• Good: Depth 58.0-80.0, Table 58-82
  • Average: Depth 56.1-84.0, Table 53-85
  • Fair: Depth < 57 or > 84, Table < 51 or > 85

Emerald & Radiant

  • Ultra Ideal: Depth 63.1-69.9, Table 62-69, Polish & Symmetry Very Good or Excellent
  • Ideal: Depth 62.0-74.9, Table 62-72
  • Premium: Depth 61.0-76.0, Table 60-75
  • Good: Depth 58.0-80.0, Table 58-79
  • Average: Depth 56.1-84.0, Table 53-85
  • Fair: Depth < 56.1 or > 84.0, Table < 53 or > 85


  • Ultra Ideal: Depth 63.1-69.9, Table 55-64, Polish & Symmetry Very Good or Excellent
  • Ideal: Depth 62.0-73.9, Table 53-69
  • Premium: Depth 61.0-76.0, Table 52-75
  • Good: Depth 60.0-80.0, Table 51-79
  • Average: Depth 56.1-84.0, Table 50-85
  • Fair: Depth < 56.1 or > 84.0, Table < 53 or > 85

Marquise, Oval & Pear

  • Ultra Ideal: Depth 59.0-63.0, Table 57-60, Polish & Symmetry Very Good or Excellent
  • Ideal: Depth 59.0-63.0, Table 57-60
  • Premium: Depth 57.1-66.0, Table 53-63
  • Good: Depth 56.1-68.9, Table 52-66
  • Average: Depth 46.1-71.0, Table 51-69
  • Fair: Depth < 46.1 or > 71.0, Table < 51 or > 69


  • Ultra Ideal: Depth 63.0-69.9, Table 57-67, Polish & Symmetry Very Good or Excellent
  • Ideal: Depth 62.0-72.0, Table 55-69
  • Premium: Depth 60.0-74.0, Table 53-73
  • Good: 58.0-77.0, Table 52-75
  • Average: Depth 55.0-79.0, Table 51-79
  • Fair: Depth < 55.0 or > 79.0, Table < 51 or > 79

Heart, Trillion & Others

  • No industry guidelines for ideal cut

Other factors on a GIA Certificate the buyer needs to be aware of are the following:

Girdle: The outer edge of the diamond, or the widest point where the top meets the bottom, generally this will take care of itself if depth is correct. There is really no such thing as a perfect girdle, but there are certain ratings we recommend avoiding. We recommend against Extremely Thin or Extremely Thick.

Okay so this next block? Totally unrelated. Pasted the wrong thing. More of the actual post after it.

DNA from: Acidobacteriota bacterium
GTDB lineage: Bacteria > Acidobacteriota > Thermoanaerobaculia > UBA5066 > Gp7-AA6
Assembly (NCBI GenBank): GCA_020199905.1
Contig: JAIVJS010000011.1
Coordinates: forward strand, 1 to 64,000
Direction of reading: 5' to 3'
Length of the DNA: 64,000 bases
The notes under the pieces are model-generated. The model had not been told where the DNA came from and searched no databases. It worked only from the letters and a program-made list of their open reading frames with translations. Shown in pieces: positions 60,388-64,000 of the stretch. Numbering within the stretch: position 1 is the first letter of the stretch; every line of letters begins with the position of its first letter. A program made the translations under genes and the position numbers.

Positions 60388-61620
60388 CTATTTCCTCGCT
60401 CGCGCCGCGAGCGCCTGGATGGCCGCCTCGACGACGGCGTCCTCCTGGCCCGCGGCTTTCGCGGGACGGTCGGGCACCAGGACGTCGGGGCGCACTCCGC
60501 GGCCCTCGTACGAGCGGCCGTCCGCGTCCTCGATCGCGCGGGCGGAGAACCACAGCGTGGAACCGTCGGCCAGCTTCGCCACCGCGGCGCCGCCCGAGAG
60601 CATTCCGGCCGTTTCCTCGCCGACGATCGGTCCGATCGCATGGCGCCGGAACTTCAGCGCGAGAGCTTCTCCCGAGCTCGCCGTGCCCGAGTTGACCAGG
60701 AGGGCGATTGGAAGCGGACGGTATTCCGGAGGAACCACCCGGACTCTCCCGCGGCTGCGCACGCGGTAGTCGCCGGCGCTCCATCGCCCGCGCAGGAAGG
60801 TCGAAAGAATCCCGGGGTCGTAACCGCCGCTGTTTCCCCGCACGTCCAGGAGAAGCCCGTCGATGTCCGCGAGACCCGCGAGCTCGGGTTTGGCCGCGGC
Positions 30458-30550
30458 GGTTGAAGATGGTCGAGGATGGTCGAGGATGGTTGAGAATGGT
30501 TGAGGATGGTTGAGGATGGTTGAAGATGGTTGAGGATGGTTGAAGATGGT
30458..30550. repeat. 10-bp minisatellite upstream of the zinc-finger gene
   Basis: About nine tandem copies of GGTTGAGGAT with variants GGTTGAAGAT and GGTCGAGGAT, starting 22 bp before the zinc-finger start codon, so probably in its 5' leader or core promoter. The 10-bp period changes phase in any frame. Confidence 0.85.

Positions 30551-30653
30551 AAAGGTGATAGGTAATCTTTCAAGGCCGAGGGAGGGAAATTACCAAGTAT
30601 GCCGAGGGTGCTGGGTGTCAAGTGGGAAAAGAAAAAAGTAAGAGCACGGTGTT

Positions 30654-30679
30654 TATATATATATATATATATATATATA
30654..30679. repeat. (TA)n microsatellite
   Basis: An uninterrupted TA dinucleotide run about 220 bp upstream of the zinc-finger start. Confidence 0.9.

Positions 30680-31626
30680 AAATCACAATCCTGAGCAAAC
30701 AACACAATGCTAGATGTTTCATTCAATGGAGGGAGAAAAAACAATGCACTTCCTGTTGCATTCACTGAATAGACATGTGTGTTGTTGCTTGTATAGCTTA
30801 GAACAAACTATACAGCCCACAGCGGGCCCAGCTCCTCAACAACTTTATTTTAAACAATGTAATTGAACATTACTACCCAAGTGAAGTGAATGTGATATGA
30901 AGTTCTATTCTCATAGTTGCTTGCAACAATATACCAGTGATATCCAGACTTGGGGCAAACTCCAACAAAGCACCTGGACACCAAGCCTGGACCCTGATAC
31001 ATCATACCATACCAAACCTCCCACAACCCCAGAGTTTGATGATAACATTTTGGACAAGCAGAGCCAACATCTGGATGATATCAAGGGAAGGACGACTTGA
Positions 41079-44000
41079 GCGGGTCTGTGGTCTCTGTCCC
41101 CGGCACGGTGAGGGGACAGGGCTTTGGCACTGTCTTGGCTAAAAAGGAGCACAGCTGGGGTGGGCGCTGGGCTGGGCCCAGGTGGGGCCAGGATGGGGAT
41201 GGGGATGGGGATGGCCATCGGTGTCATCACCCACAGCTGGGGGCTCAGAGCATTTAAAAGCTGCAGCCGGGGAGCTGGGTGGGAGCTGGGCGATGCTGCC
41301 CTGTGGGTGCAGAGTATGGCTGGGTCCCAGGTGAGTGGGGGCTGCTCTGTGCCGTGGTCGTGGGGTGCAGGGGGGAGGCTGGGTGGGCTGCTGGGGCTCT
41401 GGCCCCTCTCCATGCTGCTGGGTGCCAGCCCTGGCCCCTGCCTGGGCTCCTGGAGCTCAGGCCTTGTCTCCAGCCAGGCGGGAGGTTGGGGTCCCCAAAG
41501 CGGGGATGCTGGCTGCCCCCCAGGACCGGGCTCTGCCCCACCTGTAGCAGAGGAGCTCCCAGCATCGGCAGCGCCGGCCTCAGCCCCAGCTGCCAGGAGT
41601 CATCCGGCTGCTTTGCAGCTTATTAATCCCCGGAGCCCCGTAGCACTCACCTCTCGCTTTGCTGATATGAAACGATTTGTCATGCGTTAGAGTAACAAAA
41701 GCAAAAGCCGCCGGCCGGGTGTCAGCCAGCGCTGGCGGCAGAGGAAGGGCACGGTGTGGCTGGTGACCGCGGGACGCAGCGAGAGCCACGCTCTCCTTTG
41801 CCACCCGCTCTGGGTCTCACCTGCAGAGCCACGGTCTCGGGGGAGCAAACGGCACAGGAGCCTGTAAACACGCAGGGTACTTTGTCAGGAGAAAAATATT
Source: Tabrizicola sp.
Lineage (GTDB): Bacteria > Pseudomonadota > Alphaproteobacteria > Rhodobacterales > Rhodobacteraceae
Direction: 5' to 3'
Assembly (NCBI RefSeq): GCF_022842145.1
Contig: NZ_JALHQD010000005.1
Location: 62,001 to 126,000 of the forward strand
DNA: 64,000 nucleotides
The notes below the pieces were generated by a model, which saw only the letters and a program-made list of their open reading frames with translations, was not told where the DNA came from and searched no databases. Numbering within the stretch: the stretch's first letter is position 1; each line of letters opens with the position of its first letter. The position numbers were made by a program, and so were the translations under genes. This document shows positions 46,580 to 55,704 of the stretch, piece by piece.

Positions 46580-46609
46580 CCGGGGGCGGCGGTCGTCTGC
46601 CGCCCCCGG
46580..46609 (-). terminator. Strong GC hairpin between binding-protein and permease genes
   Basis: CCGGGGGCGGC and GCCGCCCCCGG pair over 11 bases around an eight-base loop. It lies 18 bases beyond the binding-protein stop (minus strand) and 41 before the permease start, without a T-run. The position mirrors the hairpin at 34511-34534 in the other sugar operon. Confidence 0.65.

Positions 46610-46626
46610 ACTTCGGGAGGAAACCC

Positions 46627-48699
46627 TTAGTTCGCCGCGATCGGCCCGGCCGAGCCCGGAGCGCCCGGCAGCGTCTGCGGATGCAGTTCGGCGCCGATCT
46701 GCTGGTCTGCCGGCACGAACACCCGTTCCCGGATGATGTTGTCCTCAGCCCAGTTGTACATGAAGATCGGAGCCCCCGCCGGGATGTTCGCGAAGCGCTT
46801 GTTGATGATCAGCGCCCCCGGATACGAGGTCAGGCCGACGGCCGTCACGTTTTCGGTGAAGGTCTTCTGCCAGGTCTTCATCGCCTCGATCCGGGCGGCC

• F = Faceted
  • ET or XT or XN = Extremely Thin
  • VT or VN = Very Thin
  • T or Th or N = Thin
  • ST or SLT = Slightly Thin
  • M = Medium
  • SK = Slightly Thick
  • K = Thick
  • VK = Very Thick
  • EK = Extremely Thick

Culet: The bottom, or point of the diamond. Ideally this should be None to Small.

  • N = None
  • VS = Very Small
  • S = Small
  • M = Medium
  • L = Large

Polish & Symmetry: Generally minor cutting details of the stone, should be Good or better for both.

  • P = Poor
  • F = Fair
  • G = Good
  • VG = Very Good
  • EX = Excellent

Diamond Color

Diamonds come naturally in almost every color of the rainbow, however most people are concerned with diamonds in the white range. Along with cut, this "C" is also very important in determining the overall beauty of the diamond. Color starts with the letter D, being the whitest, or best, and goes down the letter Z, being more yellowish. It is the lack of color, or whiteness in a diamond that allows the light to pass effortlessly through the stone and disperse that beauty back to the observer. Color is not so much white versus yellow, as the chart tends to indicate, it is more light versus dark. A white diamond will look very clean, crisp, and brilliant, with a lot of pizzazz. A yellow diamond will not really look yellow, as it will look darker and dirty, without nearly the same brilliance. These are differences that you can clearly see, as you do not need to be a gemologist to see these differences.

About Diamonds: Diamond Color Chart

Fancy Yellow

McGivern Diamonds specializes in Fancy Yellow diamonds. These are diamonds on the other side of Z. They are such a pure yellow, they are considered to be Fancy Colored by GIA. They come in four color grades.